A shipping container filled with a tonne of ice and almost 19,000 litres of water set the scene for the South West Big Freeze on Sunday at the Allansford Hotel.
Thirteen sliders dressed up to brave the chilly water in front of a crowd of about 1000 people, hoping to raise funds for those living with Motor Neuron Disease.
Prior to the event, the water temperature sat at nine degrees and continued to drop as hundreds of bags of ice were added taking it to a low of -5.
Organisers said Sunday's event had raised more than $40,000 with the final tally to also include funds raised at a Big Freeze event at Brauer College, in conjunction with the Merri River School, to be held on Monday, June 5.
Slider and Allansford football club reserves coach Mark 'Douga' White, dressed as Alan from The Hangover movie, said the freezing cold water was refreshing.
"It took my breath away but it's all for a good cause," Mr White said. "I don't know anyone that's suffered from MND but I know many people out there have. I'm just happy to help out at a good community event."
Slider and Allansford's "unofficial mayor" Eddie White dressed as Willy Wonka from Willy Wonka & the Chocolate Factory delighted children by throwing chocolate bars into the crowd.
He said the community atmosphere was "absolutely brilliant" and everyone got behind it. "It's a great cause and if we can help raise a few more dollars then that's what we're going to do," Mr White said. "It's about supporting the cause and everyone pitching in."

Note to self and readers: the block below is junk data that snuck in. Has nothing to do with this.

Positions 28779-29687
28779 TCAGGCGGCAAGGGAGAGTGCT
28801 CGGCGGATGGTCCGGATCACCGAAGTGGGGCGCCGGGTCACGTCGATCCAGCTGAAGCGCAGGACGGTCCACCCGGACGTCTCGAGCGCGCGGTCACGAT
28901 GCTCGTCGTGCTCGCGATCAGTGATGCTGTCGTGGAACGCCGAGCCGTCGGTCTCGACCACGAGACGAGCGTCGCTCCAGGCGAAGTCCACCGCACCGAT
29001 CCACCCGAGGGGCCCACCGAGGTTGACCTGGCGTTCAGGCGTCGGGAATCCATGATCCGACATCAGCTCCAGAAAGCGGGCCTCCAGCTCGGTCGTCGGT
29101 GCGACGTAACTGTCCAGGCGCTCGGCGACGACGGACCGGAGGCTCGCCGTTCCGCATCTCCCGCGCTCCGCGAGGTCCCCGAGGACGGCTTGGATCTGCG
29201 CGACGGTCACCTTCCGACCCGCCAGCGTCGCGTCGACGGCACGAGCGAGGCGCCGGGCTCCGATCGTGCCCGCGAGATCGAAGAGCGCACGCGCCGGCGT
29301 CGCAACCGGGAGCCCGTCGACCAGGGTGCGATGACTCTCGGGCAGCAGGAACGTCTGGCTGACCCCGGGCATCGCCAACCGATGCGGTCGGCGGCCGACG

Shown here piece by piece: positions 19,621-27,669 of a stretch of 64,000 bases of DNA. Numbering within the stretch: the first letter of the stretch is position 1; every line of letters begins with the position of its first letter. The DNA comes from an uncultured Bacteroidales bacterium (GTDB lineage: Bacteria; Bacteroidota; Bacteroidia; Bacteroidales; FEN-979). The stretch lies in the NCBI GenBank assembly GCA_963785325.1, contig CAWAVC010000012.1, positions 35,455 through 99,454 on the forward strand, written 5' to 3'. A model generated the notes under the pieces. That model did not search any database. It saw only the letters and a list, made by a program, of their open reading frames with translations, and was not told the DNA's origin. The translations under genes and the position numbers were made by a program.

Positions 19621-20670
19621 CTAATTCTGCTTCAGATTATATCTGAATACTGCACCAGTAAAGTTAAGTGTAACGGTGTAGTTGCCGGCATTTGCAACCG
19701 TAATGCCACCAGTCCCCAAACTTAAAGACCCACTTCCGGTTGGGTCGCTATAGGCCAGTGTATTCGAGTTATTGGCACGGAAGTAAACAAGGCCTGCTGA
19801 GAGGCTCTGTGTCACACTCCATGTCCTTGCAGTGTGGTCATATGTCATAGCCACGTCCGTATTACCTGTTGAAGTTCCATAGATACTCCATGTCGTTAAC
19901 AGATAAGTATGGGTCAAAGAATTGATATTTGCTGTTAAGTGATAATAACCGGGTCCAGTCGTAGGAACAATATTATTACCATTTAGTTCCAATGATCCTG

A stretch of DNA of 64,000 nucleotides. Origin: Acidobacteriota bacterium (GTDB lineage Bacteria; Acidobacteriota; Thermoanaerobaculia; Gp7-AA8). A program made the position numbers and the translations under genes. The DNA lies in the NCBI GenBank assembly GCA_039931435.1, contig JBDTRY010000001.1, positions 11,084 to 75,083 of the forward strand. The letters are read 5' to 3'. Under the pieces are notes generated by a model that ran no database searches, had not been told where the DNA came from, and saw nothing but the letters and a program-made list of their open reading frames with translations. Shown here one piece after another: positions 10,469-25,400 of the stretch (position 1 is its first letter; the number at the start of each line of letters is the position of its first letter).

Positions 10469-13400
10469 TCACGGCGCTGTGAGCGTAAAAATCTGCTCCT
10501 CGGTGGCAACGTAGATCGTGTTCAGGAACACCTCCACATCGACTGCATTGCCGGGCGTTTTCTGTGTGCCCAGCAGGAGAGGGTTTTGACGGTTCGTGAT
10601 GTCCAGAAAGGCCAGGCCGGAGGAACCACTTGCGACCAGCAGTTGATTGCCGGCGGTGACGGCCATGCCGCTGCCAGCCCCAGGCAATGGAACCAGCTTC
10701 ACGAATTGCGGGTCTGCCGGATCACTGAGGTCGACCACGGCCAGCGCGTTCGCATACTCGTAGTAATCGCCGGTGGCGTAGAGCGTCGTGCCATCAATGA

Slider and Member for Wannon Dan Tehan congratulated the volunteer organisers and the Allansford community who came "out in force to support it".
Mr Tehan dressed as AFL Tigers' great Kevin Bartlett complete with a blonde wig.
"It's a great cause and it's an insidious disease," he said. "We need to do everything we can to make sure we can find a cure for it."
Warrnambool's Heather and Rodney Batten attended their first Big Freeze and said it was a great day out. "We're very impressed," Mrs Batten said.
"We're supporting raising money for a cure and treatment for this horrible disease," she said. "We're fortunate we don't have anyone directly connected but we want to help raise money for a cure."
Co-organiser Sarah Dunn said the turnout and community support they'd received was "incredible".
Mrs Dunn lost her dad Robert Orde, of Noorat, to MND 15 years ago. In the past nine years she and a band of south-west residents have raised $150,000 for the cause.
"Dad was diagnosed and we lost him very quickly," Mrs Dunn said. "Eight weeks, and he was gone. For us as a family it was extremely tough.
"I hadn't heard of MND and that's why I'm so passionate about getting awareness out there. It's not incurable, it's underfunded. Patients don't live long enough - the life expectancy is roughly 27 months."
She said the group wanted to make a difference and follow AFL legend and MND ambassador Neale Daniher's example.
"We want to do what we can here in our local community and have fun," she said. "Neale always says 'do your fundraising and have fun with it'. That's a really important part of it," she said.
View a gallery of photos from the Big Freeze here
IN OTHER NEWS
Our journalists work hard to provide local, up-to-date news to the community. This is how you can access our trusted content:
Have you signed up to The Standard's daily newsletter and breaking news emails? You can register below and make sure you are up to date with everything that's happening in the south-west.
Sign up for our newsletter to stay up to date.